verb (used with object),ob·jur·gat·ed,ob·jur·gat·ing.
to reproach or denounce vehemently; upbraid harshly; berate sharply.
Origin of objurgate
1610–20; < Latinobjūrgātus, past participle of objūrgāre to rebuke, equivalent to ob-ob- + jūrgāre, jurigāre to rebuke, equivalent to jūr- (stem of jūs) law + -ig-, combining form of agere to drive, do + -ātus-ate1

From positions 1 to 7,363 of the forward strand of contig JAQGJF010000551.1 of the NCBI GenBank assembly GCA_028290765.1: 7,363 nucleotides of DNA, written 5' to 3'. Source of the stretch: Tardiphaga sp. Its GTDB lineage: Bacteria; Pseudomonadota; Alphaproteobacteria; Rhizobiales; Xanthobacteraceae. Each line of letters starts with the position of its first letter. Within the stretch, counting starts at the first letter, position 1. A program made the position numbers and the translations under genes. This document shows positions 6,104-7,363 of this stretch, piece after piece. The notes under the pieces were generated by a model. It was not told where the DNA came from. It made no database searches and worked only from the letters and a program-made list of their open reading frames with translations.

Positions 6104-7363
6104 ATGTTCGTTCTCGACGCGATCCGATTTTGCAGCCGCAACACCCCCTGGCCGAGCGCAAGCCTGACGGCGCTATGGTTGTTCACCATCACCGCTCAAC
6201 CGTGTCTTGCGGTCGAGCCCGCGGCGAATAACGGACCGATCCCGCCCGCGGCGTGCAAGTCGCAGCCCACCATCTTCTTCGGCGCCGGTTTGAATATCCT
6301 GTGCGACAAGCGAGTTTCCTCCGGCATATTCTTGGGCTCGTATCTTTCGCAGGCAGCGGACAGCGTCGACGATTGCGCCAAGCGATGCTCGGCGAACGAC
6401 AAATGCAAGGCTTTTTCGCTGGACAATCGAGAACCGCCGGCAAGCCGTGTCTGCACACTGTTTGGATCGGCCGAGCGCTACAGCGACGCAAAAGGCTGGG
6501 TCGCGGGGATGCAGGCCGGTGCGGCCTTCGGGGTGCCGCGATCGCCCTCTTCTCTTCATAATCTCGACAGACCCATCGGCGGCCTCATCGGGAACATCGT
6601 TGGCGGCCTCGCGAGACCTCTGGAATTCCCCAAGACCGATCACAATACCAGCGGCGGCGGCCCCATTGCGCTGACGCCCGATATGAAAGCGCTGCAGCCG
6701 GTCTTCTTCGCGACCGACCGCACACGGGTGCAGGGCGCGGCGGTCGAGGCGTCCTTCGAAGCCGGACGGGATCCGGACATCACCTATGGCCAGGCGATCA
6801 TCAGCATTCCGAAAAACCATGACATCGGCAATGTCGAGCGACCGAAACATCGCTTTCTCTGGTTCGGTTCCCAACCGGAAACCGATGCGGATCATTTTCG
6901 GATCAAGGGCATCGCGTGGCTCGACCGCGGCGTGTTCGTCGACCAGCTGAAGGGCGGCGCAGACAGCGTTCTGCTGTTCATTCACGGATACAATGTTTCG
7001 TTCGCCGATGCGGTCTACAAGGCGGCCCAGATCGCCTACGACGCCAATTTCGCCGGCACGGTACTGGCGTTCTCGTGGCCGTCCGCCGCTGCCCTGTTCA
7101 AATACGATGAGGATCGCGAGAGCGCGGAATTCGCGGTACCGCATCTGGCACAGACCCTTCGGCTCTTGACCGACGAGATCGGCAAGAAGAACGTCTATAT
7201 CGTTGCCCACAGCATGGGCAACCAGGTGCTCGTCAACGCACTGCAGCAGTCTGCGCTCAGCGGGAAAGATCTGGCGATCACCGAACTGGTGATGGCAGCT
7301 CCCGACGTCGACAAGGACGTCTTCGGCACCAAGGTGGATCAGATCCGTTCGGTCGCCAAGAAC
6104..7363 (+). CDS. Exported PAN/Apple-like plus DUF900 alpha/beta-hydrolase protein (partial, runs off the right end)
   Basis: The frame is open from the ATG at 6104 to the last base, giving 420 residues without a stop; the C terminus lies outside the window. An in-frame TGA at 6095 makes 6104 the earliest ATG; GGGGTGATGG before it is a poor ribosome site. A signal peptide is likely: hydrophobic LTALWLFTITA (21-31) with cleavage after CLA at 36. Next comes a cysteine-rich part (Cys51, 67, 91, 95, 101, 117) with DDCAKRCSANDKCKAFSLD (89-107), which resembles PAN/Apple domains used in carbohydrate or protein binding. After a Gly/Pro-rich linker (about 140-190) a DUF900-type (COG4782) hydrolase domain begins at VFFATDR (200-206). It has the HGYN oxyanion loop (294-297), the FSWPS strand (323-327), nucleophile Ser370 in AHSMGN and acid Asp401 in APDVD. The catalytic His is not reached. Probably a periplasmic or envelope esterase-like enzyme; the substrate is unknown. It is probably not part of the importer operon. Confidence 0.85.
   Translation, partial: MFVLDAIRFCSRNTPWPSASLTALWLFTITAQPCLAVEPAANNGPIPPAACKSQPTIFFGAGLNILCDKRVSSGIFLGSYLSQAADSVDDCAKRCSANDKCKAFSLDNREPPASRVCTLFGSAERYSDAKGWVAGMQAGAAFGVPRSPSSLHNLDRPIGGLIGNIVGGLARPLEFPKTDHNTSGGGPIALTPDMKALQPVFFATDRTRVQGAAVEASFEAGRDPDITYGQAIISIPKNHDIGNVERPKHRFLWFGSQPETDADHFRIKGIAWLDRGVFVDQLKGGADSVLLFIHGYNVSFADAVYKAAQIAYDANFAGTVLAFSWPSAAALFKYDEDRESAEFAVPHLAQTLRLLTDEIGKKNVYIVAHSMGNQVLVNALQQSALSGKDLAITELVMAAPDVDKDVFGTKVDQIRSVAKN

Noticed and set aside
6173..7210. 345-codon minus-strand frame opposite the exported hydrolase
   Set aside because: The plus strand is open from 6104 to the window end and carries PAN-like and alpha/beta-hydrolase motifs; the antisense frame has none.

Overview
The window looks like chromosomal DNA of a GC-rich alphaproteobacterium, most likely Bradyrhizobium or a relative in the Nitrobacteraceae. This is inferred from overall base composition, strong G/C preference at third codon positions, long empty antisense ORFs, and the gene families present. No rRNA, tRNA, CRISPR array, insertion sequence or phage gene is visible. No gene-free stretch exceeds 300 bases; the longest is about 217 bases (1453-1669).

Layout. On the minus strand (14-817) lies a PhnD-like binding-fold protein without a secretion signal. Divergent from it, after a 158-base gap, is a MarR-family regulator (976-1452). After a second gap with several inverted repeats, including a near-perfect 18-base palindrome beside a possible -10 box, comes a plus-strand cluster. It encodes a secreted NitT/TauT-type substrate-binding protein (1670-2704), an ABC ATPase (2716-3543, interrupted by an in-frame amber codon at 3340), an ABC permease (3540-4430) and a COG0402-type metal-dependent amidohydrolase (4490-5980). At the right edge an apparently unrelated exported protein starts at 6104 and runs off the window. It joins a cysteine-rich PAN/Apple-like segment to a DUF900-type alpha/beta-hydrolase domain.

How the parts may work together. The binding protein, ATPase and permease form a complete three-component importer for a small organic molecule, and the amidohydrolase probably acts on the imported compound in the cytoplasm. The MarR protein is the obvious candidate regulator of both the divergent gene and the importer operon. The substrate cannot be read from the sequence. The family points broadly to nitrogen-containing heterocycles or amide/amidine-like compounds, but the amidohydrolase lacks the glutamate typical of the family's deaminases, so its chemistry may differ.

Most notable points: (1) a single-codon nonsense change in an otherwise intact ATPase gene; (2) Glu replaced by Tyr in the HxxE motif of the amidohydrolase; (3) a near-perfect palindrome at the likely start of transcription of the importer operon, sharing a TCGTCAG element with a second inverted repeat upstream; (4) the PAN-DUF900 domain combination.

1610s, from Latin obiurgatus, past participle of obiurgare "to chide, rebuke," from ob- (see ob-) + iurgare "to quarrel, scold," from phrase iure agere "to deal in a lawsuit," from ablative of ius "right; law; suit" (see just (adj.)) + agere "to do, act, set in motion" (see act (n.)). Related: Objurgatory.